Although back pain affects 90% of all Americans at one time in their lives, it is not as basic of a pain as one would think. There are many different descriptions of chronic back pain that are relayed to the doctor upon their visit for treatment.
Many different areas of the back can be affected with chronic back pain, although the lower part is usually the most often affected. Many people today don’t like going to the doctor for different reasons, lack of insurance being the major reason. Often they will try to self-diagnose themselves by looking up descriptions of chronic back pain on the internet or in medical books. Although they may feel they are getting good medical advice from physicians that wrote the articles, the advice may not apply to their particular case. In cases such as this, they may end up doing something to hurt or injure their back even more.
When you go to see a doctor, the first thing the doctor will do after asking for descriptions of chronic back pain you may be experiencing is to give you an exam. They will also need to know your medical history to determine if you may be in the start of a genetic health problem. Many people fail to realize the importance of a medical history in helping a doctor to diagnose a problem or eliminate some other possible problem.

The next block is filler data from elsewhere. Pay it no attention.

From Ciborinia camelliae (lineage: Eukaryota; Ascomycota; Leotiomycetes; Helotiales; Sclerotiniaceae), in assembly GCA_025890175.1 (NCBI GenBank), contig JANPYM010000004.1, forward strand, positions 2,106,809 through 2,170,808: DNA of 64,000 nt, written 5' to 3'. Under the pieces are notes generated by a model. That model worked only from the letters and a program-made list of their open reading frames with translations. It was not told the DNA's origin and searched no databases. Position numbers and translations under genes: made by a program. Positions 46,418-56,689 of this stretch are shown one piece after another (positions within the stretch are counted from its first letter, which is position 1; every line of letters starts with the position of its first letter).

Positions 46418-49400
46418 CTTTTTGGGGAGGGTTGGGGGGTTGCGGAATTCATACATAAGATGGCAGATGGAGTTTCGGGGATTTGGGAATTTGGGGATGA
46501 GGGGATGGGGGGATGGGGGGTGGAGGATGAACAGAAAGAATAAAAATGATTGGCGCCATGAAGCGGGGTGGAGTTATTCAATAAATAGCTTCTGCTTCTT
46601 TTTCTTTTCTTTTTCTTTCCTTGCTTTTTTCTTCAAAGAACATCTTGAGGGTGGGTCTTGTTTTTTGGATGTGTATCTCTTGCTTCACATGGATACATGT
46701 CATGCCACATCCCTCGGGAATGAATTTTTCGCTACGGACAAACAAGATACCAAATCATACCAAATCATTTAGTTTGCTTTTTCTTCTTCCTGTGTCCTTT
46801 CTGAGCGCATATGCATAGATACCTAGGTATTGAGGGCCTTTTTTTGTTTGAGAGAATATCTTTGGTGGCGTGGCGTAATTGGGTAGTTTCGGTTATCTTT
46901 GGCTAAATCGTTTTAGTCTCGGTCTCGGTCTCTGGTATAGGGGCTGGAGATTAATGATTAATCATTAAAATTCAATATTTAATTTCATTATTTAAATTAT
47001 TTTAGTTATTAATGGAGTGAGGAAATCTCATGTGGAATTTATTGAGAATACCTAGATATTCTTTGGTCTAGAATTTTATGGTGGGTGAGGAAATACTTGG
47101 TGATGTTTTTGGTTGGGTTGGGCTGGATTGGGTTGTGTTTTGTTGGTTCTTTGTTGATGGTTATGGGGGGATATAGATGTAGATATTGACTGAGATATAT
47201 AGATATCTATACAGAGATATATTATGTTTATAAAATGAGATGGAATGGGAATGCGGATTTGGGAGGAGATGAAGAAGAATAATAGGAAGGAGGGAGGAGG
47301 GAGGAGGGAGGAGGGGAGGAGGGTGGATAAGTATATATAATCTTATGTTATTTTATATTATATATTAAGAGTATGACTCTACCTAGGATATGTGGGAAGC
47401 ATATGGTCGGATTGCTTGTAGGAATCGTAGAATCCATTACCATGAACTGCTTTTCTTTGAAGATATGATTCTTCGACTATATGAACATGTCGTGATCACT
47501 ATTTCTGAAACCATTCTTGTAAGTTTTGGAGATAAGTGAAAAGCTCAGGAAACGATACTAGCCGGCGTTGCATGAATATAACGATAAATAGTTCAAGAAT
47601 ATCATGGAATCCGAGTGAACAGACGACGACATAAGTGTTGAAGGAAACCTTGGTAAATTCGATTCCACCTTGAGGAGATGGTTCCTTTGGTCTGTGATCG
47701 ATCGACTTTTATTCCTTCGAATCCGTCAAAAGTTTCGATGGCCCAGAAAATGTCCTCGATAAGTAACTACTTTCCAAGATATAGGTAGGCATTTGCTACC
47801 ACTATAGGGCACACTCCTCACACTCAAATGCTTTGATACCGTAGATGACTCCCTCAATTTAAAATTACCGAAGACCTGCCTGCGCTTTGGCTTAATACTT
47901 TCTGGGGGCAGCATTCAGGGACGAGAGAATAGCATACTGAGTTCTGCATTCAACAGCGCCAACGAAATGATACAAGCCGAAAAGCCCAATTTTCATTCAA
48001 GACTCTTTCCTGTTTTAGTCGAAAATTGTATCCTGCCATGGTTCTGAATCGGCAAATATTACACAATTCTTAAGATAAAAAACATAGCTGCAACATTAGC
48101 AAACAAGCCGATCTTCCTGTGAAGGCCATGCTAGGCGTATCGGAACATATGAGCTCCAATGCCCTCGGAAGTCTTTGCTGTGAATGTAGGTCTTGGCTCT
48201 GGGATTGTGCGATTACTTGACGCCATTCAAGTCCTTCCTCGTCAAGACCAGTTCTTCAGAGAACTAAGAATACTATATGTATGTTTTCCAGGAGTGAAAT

Some of the descriptions of chronic back pain doctors may get are lower back pain, a burning sensation, sharp pains or possibly dull pains throughout the back area. It’s important to realize that no two person’s symptoms are the same. One person may have one set of descriptions of chronic back pain and another may have entirely different symptoms. It all depends on where the back is injured. The descriptions of chronic back pain may be in the lower back or the upper back or both. In order for the doctor for give an accurate diagnosis, he needs to have as many accurate descriptions of the chronic back pain as you can give him.
With all the different medications available, it is also important that the doctors know exactly what is bothering the back so they can prescribe the most accurate type of drug. The same is true with any physical therapy that may be recommended. When you go to see a physical therapist, the first thing the therapist will ask is what is bothering you and what part of the back is involved. This is why accurate descriptions of chronic back pain are so important.